Terres Australes par P. Du Val Geographe Ordre. du Roy. Pierre DU VAL.
Terres Australes par P. Du Val Geographe Ordre. du Roy.

Terres Australes…
Terres Australes par P. Du Val Geographe Ordre. du Roy.

A Paris: chez l'Autheur, en l'Isle du Palais, sur le Quay de l'Orloge, proche le coin de la rue de Harlay, 1677.

Engraved map, 422 x 585 mm, with outlines in original colour.

Known and Unknown worlds: Marco Polo, Gonneville, and the Dutch in New Holland

A fine example of this rare early map of discoveries in New Holland and the Indian Ocean, in the first of several states issued. This is only the second printed map to have referenced the supposed discoveries of the mysterious French explorer Gonneville who was supposed to have chanced on the south land in 1504 when, en route to the Spice Islands, his ship was blown far off course while rounding the Cape of Good Hope and the French found themselves in a fertile, inhabited land.

A fine example of this rare early map of discoveries in New Holland and the Indian Ocean, in the first of several states issued. This is only the second printed map to have referenced the supposed discoveries of the mysterious French explorer Gonneville who was supposed to have chanced on the south land in 1504 when, en route to the Spice Islands, his ship was blown far off course while rounding the Cape of Good Hope and the French found themselves in a fertile, inhabited land.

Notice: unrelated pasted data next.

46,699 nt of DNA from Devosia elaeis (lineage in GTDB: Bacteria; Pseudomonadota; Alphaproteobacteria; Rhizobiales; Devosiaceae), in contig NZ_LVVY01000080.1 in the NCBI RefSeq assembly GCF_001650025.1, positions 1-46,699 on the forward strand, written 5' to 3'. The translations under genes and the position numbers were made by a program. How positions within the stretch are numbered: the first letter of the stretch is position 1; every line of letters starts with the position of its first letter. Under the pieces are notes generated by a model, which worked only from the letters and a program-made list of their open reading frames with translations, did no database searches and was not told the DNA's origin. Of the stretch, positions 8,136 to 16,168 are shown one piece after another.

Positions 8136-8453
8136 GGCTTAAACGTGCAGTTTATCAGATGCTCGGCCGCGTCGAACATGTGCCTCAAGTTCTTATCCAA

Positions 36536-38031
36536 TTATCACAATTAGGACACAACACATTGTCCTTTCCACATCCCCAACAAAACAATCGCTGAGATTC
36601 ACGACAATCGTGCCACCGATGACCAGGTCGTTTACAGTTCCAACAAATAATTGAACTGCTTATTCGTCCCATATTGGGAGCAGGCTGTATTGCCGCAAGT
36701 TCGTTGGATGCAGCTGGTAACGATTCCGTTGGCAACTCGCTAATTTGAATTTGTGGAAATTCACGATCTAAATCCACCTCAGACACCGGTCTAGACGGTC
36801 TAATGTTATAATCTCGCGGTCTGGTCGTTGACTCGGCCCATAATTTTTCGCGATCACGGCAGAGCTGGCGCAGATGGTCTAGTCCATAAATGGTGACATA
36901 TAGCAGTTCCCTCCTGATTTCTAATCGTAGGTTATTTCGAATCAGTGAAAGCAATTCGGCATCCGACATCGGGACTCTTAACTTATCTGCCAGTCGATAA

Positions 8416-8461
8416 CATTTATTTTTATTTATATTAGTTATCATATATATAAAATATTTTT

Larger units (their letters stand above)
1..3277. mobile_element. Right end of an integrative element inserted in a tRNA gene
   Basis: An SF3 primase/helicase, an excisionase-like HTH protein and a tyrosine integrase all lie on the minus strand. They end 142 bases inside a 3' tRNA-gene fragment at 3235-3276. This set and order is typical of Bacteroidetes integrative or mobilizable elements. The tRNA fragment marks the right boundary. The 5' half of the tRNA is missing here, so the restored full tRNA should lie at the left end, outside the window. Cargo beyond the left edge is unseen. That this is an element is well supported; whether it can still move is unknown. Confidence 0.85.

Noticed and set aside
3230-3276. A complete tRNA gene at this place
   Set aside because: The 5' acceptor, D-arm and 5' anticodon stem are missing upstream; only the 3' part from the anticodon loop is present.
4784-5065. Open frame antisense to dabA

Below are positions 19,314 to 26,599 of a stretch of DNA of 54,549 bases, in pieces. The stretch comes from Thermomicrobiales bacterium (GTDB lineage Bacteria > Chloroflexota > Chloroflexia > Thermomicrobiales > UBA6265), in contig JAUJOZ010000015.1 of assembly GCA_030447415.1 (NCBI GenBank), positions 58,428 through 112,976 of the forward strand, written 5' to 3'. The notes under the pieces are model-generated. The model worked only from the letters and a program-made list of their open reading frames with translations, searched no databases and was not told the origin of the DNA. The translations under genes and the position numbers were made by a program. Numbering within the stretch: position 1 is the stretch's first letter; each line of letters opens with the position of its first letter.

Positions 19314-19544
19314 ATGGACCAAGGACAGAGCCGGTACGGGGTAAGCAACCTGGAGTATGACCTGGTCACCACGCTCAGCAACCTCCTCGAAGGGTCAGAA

At the centre of the southern continent Du Val notes that "some [authorities] place here the Kingdoms of Psitac, Beach, Lucac, and Maletur", the names derived from Marco Polo that subsequent mapmakers tended to place on the southern continent. To the west and approximately below the Cape of Good Hope is the "Terre de Perroquets", a rough translation of early cartographers' "Regio Psittacorum" which name leads to the corruption "Psitac". It is here that Du Val notes that "in the year 1504 approached one named Gonneville who brought back Essonier, son of King Arosca."

To the east, the coastline of the southern continent meanders north, heading towards the western and southern coasts of New Holland where, in the north, is Terre d'Arnems; to the west is Terre de Wit, just south of which is Terre d'Endracht, while towards the south-western corner are Terre d'Edels and Terre de Lewin, and off the west coast are the Houtman Abrolhos and to the north the Trial rocks. Interestingly the continent is labelled "Petite Jave", in another reference to Marco Polo who had identified Java Minor and Major; Java Minor was intended to signify Sumatra (Sumbawa) but an error in Polo's travels recorded it as 1300 miles south of Java Major, causing endless confusion for geographers with some, like Du Val, using the name Java Minor (Petite Jave) for New Holland.

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The various Dutch names derive as follows: Terre d'Arnems refers to the Dutch East India ship Arnhem, which sighted the area in 1623; Terre de Wit commemorates Gerrit Frederikszoon de Witt, captain of the Vianen, who sailed in 1628; Terre d'Endracht refers to the Endracht, the second recorded European ship to contact Australia in 1616.